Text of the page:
Northamptonshire County Council plan to cut £65m unveiled
A council plans to cut spending on agency staff and highways services, while boosting tax receipts, to tackle a £65m funding shortfall.
The "stabilisation plan" published by Northamptonshire County Council aims to save an additional £20m in 2018-19, on top of £45m in cuts already planned.
Government-appointed commissioners have been brought in to oversee the council, which has twice banned new spending.
Council leader Matt Golby said the authority faced "unprecedented times".
Plans to slash £35m had already been announced in the initial budget passed for this year.
But it has since been forecast that the Conservative-run council will go over budget by £30m in 2018-19 as auditors said it was not allowed to use money from the sale of buildings to contribute towards savings.
The authority said reductions of £10m had already been achieved, leaving £20m to be found.
Newly-announced cost-cutting measures include clawing back £6m by increasing the number of people paying council tax.
Other plans to make money back include increasing the collection of council tax accounts in arrears and reviewing single person discounts for those no longer entitled to receive them.
Meanwhile, there will be reductions in spending on highways and agency staff, with the latter reducing by 30% in all areas.
Highways spending faces a £350,000 cut this financial year, with a further £150,000 planned to go in 2019-20.
At the Conservative Party Conference, Local Government Secretary James Brokenshire said he recognised "the concerns and uncertainty" the crisis had created.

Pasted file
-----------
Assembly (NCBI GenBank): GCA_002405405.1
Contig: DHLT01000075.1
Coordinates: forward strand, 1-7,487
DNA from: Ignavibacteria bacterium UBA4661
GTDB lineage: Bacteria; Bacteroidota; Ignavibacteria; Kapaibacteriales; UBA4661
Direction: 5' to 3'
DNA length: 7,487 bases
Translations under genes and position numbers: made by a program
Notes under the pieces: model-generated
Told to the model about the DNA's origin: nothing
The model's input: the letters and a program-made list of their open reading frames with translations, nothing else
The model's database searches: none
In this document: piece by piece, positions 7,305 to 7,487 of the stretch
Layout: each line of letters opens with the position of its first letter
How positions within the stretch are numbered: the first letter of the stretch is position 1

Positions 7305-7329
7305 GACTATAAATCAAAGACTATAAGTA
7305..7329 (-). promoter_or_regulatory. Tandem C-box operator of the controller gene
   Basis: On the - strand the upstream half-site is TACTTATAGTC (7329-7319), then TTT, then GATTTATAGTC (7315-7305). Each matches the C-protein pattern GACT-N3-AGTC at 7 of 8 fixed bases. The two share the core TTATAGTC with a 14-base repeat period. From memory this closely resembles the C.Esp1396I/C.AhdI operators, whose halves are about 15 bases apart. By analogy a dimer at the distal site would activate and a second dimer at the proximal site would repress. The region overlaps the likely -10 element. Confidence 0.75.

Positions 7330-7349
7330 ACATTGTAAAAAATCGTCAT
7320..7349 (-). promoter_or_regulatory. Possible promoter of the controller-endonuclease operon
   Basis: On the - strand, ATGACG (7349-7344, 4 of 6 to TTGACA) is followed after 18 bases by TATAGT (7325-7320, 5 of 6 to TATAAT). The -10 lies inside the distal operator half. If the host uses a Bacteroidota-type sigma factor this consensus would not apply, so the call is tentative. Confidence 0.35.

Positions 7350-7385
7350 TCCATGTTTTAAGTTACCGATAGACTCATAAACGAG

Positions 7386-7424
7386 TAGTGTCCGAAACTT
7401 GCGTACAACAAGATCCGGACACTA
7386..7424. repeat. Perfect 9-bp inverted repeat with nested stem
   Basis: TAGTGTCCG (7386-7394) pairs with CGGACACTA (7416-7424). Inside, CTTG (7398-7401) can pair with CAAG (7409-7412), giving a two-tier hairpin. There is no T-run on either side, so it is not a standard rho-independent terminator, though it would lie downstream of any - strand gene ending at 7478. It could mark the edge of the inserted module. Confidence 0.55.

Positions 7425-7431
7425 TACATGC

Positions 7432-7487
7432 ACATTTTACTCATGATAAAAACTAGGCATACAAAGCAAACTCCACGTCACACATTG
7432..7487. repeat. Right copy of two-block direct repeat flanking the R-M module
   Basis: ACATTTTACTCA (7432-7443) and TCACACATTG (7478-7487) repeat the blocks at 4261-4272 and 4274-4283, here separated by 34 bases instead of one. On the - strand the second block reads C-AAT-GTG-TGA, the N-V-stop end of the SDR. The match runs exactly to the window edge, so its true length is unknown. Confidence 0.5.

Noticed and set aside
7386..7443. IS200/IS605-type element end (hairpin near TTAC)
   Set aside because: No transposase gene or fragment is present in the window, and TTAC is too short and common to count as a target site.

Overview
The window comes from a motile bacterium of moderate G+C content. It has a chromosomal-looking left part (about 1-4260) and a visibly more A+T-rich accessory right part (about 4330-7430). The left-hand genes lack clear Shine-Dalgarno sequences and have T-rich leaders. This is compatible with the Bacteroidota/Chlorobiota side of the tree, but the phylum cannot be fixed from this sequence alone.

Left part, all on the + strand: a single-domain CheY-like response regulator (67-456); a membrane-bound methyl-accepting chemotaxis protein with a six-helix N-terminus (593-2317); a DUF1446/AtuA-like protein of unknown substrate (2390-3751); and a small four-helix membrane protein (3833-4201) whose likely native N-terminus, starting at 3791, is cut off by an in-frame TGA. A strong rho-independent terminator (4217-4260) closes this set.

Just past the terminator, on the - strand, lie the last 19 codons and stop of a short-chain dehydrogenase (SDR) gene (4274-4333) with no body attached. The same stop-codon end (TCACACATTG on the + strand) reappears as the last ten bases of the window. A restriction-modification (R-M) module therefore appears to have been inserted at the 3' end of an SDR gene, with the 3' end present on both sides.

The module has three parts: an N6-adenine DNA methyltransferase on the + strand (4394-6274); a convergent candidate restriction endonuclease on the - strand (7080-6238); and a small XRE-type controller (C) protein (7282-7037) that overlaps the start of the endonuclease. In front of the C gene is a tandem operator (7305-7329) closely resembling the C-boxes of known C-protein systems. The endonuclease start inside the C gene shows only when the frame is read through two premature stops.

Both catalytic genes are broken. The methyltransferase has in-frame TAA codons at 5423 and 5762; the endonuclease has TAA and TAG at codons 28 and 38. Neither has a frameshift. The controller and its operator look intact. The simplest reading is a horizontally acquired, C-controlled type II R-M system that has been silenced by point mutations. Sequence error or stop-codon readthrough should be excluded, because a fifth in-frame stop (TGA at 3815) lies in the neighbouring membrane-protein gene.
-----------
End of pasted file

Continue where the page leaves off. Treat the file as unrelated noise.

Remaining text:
He said "hard calls "and "difficult decisions" have been made to ensure a "sustainable" future for the county.
By Sam Read, BBC Radio Northampton political reporter
Today the council announced its plans to get back on track - but there are still questions.
Mainly, previous savings targets have not been met so what makes these different?
There is also still a large £35m deficit from last year. The council is asking for special government permission to use money from building sales to wipe that away, but we do not know if that will be granted.
Plus there is a warning of more savings to be made next year in areas like school transport and learning disability care.
There is a lot more that needs sorting before this council is abolished - which is due to happen in 2020.
Mr Golby said: "These are unprecedented times for us and as such we need a robust plan to address the financial challenges we now face.
"The stabilisation plan published today alongside our latest financial reports show how we are now moving firmly towards stabilising our budget position."
The authority's chief executive Theresa Grant added: "We now have a firm set of proposals and new measures which can help us move towards stabilising our budget.
"However, we are of course acutely aware that the challenge to deliver this plan is significant and as such we will now focus all our energy on doing so."
'One of the worst contracts'
The document also sets out problems with a major private finance initiative (PFI) contract.
It reveals four specialist healthcare centres for vulnerable elderly people have only been operating at 30-50% capacity for a number of years.
The contract with Shaw Healthcare was negotiated in 2003 under a Labour administration and is worth almost £200m over 29 years.
The county council says it is paying between £1.5m - £2m per year for the unoccupied beds.
Attempts to improve the occupancy rates have been thwarted by referral criteria under the terms of the contract.
Mr Golby said it was "one of the worst PFI contracts in the country".
The BBC has approached several members of the Labour opposition for comment.